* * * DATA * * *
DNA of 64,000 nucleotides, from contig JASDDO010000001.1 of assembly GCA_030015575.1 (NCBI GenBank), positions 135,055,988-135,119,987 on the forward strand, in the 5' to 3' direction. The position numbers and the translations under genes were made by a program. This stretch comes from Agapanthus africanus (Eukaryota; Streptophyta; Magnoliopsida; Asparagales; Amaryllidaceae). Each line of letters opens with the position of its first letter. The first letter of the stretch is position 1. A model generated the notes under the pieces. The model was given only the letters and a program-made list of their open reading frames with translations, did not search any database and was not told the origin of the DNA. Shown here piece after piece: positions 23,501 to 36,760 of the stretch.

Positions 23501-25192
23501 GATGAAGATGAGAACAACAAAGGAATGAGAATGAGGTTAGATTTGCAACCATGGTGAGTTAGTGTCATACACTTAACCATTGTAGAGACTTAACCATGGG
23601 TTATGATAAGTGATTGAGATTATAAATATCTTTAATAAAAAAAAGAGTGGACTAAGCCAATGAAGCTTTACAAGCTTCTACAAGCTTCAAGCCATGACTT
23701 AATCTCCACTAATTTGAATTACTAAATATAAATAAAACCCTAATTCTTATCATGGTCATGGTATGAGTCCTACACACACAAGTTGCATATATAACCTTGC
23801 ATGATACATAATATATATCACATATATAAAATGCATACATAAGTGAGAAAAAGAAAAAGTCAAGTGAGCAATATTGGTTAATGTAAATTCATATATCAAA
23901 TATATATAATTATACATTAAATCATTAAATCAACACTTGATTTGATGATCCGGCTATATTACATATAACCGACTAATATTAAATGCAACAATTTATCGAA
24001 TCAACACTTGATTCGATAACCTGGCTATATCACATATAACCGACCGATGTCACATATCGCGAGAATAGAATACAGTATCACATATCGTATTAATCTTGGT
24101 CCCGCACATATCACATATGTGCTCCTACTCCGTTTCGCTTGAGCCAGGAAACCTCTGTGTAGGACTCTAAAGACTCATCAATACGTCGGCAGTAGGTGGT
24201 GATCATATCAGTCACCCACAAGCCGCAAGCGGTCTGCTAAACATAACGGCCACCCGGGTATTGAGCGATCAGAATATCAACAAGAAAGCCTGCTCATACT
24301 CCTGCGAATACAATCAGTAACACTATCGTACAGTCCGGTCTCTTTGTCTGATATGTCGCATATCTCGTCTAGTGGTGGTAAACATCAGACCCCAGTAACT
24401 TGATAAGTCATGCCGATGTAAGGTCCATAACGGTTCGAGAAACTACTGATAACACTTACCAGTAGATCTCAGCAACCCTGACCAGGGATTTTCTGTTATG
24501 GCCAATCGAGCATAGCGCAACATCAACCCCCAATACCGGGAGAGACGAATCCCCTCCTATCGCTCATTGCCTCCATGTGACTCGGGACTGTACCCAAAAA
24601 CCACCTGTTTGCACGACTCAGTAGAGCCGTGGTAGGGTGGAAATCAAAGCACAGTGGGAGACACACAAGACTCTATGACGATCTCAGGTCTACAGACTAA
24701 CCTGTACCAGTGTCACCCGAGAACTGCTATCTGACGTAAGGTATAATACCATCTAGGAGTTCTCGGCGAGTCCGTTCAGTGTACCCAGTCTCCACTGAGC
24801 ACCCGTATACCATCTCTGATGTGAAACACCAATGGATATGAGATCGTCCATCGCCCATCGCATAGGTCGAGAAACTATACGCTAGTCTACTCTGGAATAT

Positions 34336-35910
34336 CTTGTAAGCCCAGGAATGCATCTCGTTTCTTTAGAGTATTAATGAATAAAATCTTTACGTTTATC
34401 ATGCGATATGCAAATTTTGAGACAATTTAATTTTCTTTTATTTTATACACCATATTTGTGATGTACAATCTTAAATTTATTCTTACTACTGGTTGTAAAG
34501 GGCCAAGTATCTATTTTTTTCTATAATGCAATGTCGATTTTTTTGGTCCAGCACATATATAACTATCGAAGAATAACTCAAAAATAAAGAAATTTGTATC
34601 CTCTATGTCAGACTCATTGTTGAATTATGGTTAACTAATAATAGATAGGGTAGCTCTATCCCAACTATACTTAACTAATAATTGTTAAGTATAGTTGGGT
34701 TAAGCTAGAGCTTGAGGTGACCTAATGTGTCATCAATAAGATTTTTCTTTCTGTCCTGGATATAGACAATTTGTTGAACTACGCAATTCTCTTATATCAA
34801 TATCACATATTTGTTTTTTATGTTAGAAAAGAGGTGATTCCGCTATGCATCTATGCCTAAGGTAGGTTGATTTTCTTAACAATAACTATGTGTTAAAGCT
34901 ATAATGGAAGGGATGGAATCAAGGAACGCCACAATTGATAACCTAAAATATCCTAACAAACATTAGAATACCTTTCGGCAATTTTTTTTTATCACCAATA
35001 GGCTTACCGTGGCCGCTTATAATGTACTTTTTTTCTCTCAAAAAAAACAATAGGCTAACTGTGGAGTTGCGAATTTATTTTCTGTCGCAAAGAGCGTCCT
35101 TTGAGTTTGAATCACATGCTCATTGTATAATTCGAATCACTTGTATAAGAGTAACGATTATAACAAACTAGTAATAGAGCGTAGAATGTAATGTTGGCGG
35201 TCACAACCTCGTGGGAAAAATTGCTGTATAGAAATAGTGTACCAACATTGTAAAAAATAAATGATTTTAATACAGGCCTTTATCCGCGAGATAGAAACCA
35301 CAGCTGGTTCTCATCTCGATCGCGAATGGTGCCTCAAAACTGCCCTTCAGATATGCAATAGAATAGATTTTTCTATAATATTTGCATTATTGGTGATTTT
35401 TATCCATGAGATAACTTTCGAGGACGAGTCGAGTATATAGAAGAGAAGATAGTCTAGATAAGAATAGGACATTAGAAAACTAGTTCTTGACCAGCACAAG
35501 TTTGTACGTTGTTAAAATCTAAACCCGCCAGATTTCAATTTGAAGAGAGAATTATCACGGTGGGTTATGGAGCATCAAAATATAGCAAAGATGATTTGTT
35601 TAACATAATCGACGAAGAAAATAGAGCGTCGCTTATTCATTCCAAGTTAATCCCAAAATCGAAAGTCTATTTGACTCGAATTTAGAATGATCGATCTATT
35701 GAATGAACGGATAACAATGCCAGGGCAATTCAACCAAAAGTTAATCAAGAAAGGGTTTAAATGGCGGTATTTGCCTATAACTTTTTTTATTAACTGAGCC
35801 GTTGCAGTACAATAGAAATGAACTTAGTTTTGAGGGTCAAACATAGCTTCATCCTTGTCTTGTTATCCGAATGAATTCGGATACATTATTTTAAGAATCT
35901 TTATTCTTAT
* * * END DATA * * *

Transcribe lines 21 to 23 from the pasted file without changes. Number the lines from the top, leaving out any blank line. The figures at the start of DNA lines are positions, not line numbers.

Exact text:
34601 CTCTATGTCAGACTCATTGTTGAATTATGGTTAACTAATAATAGATAGGGTAGCTCTATCCCAACTATACTTAACTAATAATTGTTAAGTATAGTTGGGT
34701 TAAGCTAGAGCTTGAGGTGACCTAATGTGTCATCAATAAGATTTTTCTTTCTGTCCTGGATATAGACAATTTGTTGAACTACGCAATTCTCTTATATCAA
34801 TATCACATATTTGTTTTTTATGTTAGAAAAGAGGTGATTCCGCTATGCATCTATGCCTAAGGTAGGTTGATTTTCTTAACAATAACTATGTGTTAAAGCT